It is contended that the finding that the trees do not constitute an obstruction or nuisance is without competent support, and this is the material question arising, since without the aid of that finding the judgment cannot stand. We are of opinion that this contention must be sustained. Under the charter of Salinas city the common council is given the general care, custody, and control of the streets, with power to lay out, open, alter, vacate, improve, cleanse, and repair the same; to make regulations for protection of the health, safety, order, and cleanliness of the city, and to define, prevent, and remove nuisances. (Charter of Salinas City, Stats. 1875-76, p. 98.)

         Under this grant of power there can be no question that the city authorities can, and it is their duty to, cause the removal of anything constituting an obstruction to the streets and sidewalks (the latter being a part of the street) and abate it as a nuisance, since anything which is an obstruction to the free use of a public street constitutes a public nuisance. (Pen. Code, sec. 370; Taylor v. Reynolds , 92 Cal. 573; Marini v. Graham , 67 Cal. 130.) This power, indeed, is not questioned, but it is contended that the determination of the city authorities in the premises is not conclusive, but is open to review by the courts, and that it was competent for the court to take evidence upon the question as to whether or no the trees in question constituted an obstruction to the free use of the streets, and hence a nuisance. But the rule would seem to be that in an instance where the thing may or may not in its nature or circumstances constitute an obstruction, the determination of the city authorities, in the absence of fraud or oppression, or circumstances disclosing a manifest abuse of their discretion, is conclusive, and not open to question by the courts. (North Chicago etc. Ry. Co. v. Lake View , 105 Ill. 207; 44 Am. Rep. 788; Roanoke Gas Co. v. Roanoke , 88 Va. 810; Chase v. Oshkosh , 81 Wis. 313; 29 Am. St. Rep. 818.)

         Mr. High, in his valuable work on Injunctions, volume 3, section 593, says: "Courts of equity are averse to interfering with the exercise of the discretion or judgment of public officers in matters committed to their care, and, where municipal or town authorities are charged by law with the care of highways, and are empowered to remove obstructions therefrom, equity will not pass in review upon their judgments as to what constitutes an obstruction."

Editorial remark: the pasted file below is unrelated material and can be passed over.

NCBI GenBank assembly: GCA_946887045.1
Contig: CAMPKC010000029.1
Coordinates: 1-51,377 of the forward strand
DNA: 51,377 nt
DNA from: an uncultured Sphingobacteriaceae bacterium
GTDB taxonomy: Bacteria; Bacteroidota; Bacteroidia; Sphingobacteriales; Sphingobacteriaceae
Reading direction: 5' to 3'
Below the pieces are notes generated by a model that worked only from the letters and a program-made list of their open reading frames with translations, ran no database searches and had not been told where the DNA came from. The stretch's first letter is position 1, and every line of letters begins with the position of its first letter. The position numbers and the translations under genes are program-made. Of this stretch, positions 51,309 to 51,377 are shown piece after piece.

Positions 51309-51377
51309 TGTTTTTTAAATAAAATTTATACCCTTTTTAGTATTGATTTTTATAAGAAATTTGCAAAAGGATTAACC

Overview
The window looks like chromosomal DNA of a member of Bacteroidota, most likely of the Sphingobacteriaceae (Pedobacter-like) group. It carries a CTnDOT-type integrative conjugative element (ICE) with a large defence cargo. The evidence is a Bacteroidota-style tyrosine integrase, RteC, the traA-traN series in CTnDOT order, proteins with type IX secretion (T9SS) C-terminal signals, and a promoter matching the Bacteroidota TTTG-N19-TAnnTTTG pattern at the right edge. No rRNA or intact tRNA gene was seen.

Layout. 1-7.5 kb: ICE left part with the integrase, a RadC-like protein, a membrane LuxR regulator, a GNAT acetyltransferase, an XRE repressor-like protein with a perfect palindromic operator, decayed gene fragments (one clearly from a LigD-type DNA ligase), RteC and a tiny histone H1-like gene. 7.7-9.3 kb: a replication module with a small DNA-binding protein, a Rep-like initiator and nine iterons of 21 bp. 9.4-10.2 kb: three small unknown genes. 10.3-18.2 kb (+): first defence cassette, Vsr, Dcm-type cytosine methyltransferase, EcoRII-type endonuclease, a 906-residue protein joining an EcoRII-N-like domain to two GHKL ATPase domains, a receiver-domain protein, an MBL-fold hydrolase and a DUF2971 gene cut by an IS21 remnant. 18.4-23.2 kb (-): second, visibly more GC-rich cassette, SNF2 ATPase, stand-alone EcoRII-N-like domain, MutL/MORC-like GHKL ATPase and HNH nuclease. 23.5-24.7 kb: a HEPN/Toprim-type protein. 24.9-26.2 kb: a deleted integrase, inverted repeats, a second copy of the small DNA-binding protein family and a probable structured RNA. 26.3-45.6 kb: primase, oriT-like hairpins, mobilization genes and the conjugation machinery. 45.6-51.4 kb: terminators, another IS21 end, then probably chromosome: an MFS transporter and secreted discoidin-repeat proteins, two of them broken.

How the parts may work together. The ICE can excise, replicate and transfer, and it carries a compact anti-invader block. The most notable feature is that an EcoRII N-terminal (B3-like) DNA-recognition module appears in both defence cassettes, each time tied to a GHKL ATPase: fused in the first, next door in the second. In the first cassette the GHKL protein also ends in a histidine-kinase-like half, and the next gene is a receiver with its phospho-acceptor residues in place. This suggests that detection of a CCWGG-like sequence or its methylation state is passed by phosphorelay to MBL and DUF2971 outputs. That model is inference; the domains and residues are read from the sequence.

And in Beach on Public Corporations, section 1234, the author, speaking of the same character of obstruction as the one under consideration, uses this language: "A city may, without notice to an abutting landowner, remove shade trees which have been growing on the sidewalk of a public [45 P. 267] street, if they constitute an obstruction to public travel; and whether or not such trees are an obstruction must be determined by the proper city authorities, and their determination cannot be reviewed by the courts, unless they have clearly abused their discretion. It is not necessary, in order that trees shall constitute an obstruction so as to authorize their removal, that they should interrupt or stop travel."

         In this instance we think it very clear, under the undisputed facts disclosed, that the question was one upon which the determination of the city council must be held final. As we have seen, the trees in controversy were very large, and, standing immediately in the center of the sidewalk, necessitate the public travel passing along the narrow edges or spaces left on either side thereof, instead of having the enjoyment of the entire width and surface of the walks to which it is entitled. Such an obstruction constitutes a nuisance per se. (Chase v. Oshkosh, supra .)

         It was not essential to the power of the city to remove the trees, that they should completely obstruct the walk, or take up the entire width thereof. The degree of obstruction justifying their removal is a question for the city, in the absence, as we have said, of an abuse of discretion. The public is entitled to the free and unobstructed use of the entire street and sidewalk for purposes of travel, subject only to the reasonable and proper control of the municipality (24 Am. & Eng. Ency. of Law, 33, 34; Ex parte Taylor , 87 Cal. 91; Beach on Public Corporations, supra ); and that it cannot enjoy this right with the obstruction presented by these trees, situated as they are, is beyond question.

         When it became established, therefore, that the city council had determined that the trees constituted an obstruction to public travel such as to require their removal, the court should not have proceeded to review such action, and the evidence admitted for the purpose was wholly incompetent, and did not legally tend to sustain the finding based thereon.

         The mere form of the order declaring the trees a nuisance and requiring their removal was immaterial. An ordinance was not required for the purpose, and the order in question is clearly sufficient as a direction and authorization to the superintendent of streets to remove the obstruction.

         The judgment and order are reversed.

Summaries of

Vanderhurst v. Tholcke

Supreme Court of California
Jun 5, 1896
113 Cal. 147 (Cal. 1896)

In Vanderhurst v. Tholcke, 113 Cal. 147 [ 45 P. 266, 35 L.R.A. 267], the court states that the control of streets by city authorities is "not open to question by the courts".

Summary of this case from Waldorf v. City of Alhambra
Case details for

Vanderhurst v. Tholcke

Case Details

Full title:WILLIAM VANDERHURST, Respondent, v. J. W. THOLCKE et al., Appellants

Court:Supreme Court of California

Date published: Jun 5, 1896


113 Cal. 147 (Cal. 1896)
45 P. 266